Long time readers may remember a few posts by my friend Sara. She is a mom to two beautiful boys, and when she decides to write about them, it’s always so good. I am honored to continue to give her a place to share her words.

Plans and Wishes

I was recently talking to a friend of mine about my children.  “You know” I said, “having them so close together is not nearly as bad as I thought it would be”.  “You mean you did not plan to have them close?” she asked.  Um, no. I did not plan to have them that close.  In fact, no part of either pregnancy was a well thought out plan.  When I became pregnant the first time I was…how shall I say this delicately…shocked.  As I wrote in an earlier post, it was not that I did not want to have kids, I was just not so sure about having them at that moment.  I spent the first few months alternating between nausea and indifference and had to remind myself about the growing life inside me.  The whole thing seemed rather abstract until I went for that first ultrasound. My husband and I joked around about curfews (12:00 am for a boy, 11:00 pm on the dot for a girl) and said the obligatory ‘yeah, I see it’ whenever the tech pointed out a limb or an organ.  After doing her measurements she asked if we wanted to know the sex.  We said yes and she replied “It looks like you are going to be up until midnight, it’s a boy”.  “A boy” I replied.  “A boy” she said.  I went and peed in disbelief.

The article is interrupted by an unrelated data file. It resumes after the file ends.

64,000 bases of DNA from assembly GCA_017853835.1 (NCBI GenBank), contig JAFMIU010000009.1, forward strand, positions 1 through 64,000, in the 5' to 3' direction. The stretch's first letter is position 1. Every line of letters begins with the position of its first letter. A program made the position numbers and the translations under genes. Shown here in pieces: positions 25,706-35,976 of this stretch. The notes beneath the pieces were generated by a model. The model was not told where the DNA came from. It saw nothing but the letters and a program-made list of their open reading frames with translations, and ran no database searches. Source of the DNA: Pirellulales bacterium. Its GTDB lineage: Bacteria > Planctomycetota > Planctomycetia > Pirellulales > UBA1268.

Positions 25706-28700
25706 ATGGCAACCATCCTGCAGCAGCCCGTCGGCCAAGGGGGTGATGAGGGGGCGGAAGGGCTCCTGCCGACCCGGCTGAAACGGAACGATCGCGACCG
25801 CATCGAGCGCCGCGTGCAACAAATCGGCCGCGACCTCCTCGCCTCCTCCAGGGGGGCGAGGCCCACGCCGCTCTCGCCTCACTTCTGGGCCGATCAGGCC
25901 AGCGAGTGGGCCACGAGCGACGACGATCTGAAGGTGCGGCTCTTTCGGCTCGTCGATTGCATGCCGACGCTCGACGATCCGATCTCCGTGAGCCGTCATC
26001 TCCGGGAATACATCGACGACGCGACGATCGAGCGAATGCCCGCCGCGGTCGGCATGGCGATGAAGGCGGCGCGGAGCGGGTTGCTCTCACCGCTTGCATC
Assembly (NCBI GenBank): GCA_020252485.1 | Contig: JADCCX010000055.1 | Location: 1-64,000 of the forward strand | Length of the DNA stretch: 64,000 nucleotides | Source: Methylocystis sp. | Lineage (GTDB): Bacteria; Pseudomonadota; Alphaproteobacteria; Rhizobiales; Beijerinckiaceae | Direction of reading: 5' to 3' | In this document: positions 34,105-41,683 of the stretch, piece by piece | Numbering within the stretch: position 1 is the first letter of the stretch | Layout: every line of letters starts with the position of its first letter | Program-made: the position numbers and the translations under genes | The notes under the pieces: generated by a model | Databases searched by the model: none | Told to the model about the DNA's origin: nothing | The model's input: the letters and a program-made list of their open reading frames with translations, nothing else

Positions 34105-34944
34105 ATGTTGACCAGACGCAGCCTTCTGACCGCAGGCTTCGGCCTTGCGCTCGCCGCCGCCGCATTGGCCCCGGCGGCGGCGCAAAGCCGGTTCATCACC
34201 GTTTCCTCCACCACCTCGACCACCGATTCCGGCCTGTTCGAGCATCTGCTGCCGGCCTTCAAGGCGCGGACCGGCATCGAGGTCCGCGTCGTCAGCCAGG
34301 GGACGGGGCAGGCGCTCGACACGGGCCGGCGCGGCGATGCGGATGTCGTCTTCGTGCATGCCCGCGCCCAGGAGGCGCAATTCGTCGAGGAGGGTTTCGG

It was not that I did not want a boy; it’s just that quite frankly, I had no idea what to do with one.  You know those women that have a mix of male and female friends or the ones who are more comfortable with men than with other women?  I am not one of those people.  I am a girl’s girl.  I love the camaraderie of sisterhood and I absolutely adore and cherish my girlfriends.  In fact, I would venture to say that I don’t have one male friend who is not married to someone I was friends with first.  How was I, lover of high tea and the ballet, going to raise someone who thinks bodily functions are funny until…well according to my husband…until forever?